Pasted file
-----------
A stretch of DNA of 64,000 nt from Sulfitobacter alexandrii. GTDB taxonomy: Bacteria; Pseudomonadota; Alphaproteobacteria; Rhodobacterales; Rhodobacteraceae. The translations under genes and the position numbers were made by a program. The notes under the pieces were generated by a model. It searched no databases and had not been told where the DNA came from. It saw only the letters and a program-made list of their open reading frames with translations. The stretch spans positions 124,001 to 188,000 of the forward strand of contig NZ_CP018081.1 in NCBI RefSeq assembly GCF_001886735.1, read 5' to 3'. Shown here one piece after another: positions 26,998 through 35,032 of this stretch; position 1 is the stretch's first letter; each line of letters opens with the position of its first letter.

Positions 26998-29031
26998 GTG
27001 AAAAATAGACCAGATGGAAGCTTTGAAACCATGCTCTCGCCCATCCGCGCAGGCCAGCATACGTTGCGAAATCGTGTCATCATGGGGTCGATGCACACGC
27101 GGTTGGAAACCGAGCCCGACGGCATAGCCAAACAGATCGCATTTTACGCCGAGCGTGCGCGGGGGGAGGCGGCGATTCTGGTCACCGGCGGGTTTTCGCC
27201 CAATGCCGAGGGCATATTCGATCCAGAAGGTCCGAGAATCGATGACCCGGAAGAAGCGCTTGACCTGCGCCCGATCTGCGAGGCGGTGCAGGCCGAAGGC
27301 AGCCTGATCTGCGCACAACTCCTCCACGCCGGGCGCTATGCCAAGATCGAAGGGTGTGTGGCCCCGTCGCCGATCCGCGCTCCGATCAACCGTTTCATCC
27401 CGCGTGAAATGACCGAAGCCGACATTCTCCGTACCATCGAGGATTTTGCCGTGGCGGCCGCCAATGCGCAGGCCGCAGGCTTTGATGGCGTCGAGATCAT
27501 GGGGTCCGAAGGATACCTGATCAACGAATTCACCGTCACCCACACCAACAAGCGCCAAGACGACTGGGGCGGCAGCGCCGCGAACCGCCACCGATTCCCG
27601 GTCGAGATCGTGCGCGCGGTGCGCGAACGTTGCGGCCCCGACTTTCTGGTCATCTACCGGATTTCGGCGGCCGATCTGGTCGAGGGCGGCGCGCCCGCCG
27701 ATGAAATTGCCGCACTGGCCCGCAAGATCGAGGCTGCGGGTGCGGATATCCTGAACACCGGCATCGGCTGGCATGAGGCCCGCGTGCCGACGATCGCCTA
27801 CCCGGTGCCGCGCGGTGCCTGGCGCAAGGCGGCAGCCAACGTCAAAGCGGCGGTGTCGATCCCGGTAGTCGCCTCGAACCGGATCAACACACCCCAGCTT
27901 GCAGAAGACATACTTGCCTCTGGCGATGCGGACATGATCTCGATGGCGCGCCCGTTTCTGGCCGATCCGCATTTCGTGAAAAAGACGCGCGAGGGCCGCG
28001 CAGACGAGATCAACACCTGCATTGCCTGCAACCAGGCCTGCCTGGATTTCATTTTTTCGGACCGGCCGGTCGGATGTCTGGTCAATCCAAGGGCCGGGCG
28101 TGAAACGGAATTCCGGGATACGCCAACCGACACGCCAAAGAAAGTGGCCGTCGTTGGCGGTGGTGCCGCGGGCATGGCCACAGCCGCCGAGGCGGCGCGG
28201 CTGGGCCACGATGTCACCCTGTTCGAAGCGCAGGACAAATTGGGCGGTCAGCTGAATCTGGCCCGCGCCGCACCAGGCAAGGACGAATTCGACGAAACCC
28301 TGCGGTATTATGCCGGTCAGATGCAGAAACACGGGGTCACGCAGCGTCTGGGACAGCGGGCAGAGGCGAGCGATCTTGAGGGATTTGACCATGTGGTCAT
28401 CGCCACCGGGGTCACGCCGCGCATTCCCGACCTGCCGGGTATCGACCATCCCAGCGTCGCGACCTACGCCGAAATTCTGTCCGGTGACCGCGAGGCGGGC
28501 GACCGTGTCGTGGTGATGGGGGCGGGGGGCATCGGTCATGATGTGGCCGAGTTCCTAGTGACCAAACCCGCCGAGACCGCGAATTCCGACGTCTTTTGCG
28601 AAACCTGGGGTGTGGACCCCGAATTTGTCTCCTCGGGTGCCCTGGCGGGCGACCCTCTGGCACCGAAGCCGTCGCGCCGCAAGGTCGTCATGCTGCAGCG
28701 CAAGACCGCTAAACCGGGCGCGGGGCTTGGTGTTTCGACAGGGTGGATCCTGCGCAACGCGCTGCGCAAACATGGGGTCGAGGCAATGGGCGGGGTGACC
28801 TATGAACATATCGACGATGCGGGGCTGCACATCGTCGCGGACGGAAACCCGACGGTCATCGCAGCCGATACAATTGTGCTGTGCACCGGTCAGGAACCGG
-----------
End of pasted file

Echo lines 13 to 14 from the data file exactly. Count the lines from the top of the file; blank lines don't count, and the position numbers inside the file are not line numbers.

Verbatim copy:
27901 GCAGAAGACATACTTGCCTCTGGCGATGCGGACATGATCTCGATGGCGCGCCCGTTTCTGGCCGATCCGCATTTCGTGAAAAAGACGCGCGAGGGCCGCG
28001 CAGACGAGATCAACACCTGCATTGCCTGCAACCAGGCCTGCCTGGATTTCATTTTTTCGGACCGGCCGGTCGGATGTCTGGTCAATCCAAGGGCCGGGCG